• Inmate ‘watched' officer before she was killed

    By: Lee Stoll


    MONROE, Wash. - An inmate who confessed to killing a corrections officer may have planned the attack for weeks. 

    Byron Scherf faces the death penalty for killing Jayme Biendl at the Monroe Corrections Facility more than two years ago.  

    On Thursday, Biendl’s co-workers testified that Scherf met with his wife in a communal room at the prison hours before the murder. They told the court Scherf was unusually distant and cold.

    "You could tell that particular night that inmate Scherf and his wife were not having a normal visit,” said corrections officer James Palmer. 

    Officers also made it clear that Scherf watched how the staff worked. 

    "He watched to see what staff was working, what we were doing, when we were making our rounds," said Palmer. 

    Prosecutors said Scherf, who was already serving a life sentence for rape, knew Biendl’s schedule. They said he knew when she would be alone in the chapel and out of surveillance camera sight, which was long enough to strangle her.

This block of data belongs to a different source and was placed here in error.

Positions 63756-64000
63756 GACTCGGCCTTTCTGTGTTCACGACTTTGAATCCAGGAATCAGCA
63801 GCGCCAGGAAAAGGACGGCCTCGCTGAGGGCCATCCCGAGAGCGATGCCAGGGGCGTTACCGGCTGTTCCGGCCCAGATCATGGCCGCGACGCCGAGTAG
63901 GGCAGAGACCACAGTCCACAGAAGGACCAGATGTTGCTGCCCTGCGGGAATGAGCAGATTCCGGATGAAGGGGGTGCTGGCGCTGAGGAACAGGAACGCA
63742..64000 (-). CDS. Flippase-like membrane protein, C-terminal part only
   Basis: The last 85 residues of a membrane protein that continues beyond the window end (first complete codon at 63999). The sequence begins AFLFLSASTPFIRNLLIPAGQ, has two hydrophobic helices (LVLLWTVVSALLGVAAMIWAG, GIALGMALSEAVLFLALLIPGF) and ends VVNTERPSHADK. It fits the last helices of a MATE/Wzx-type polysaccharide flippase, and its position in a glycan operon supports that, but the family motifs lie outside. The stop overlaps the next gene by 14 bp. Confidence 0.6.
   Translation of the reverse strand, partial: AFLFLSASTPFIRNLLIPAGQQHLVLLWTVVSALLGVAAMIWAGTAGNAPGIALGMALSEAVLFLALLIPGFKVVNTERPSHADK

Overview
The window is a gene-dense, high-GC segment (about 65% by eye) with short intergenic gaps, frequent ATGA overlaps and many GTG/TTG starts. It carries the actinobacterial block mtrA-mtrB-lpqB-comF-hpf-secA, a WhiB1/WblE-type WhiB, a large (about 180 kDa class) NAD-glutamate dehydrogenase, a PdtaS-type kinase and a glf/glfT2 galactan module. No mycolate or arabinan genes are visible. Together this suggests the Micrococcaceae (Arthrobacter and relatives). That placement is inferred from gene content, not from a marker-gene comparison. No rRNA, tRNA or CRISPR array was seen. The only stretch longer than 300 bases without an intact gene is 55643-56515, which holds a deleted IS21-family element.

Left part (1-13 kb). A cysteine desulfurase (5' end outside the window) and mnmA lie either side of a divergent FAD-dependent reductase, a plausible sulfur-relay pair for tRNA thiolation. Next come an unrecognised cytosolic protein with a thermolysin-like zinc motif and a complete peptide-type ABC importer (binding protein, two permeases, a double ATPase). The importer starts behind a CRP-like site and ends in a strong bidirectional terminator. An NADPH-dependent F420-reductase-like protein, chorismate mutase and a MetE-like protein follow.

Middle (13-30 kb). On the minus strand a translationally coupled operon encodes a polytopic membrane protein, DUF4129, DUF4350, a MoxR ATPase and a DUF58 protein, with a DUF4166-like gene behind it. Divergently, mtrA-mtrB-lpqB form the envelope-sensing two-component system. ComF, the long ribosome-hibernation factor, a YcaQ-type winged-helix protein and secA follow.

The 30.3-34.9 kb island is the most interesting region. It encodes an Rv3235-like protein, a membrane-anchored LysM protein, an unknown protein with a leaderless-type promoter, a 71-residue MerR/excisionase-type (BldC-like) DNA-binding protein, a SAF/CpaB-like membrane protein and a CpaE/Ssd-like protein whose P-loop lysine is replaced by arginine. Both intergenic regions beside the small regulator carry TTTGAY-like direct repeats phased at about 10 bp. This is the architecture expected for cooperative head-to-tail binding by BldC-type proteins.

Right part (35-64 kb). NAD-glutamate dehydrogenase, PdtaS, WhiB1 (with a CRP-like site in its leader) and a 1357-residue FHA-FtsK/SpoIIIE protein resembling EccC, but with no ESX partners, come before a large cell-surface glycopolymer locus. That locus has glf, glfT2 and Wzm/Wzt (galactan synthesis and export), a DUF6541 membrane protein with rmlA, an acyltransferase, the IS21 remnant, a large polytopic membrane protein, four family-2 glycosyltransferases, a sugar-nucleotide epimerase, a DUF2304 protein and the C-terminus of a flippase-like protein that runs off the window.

Scherf’s attorneys are expected to argue that he snapped in a moment of anger — that Biendl’s murder was not planned and therefore does not deserve the death penalty, 

    Officers who found her struggled to tell the court they had no chance to save her. 

    "I talked to her, called her name,” said officer Michael Boe. “At one point I said, 'Don't do this to us.’" 

    The trial is expected to take weeks.  

    Prosecutors have 183 people on their witness list — including 10 inmates. 

    There are many witnesses, friends and family who were in attendance at the trial. 

    The judge has asked the jury to use a separate entrance to prevent the groups meeting in the hallway.

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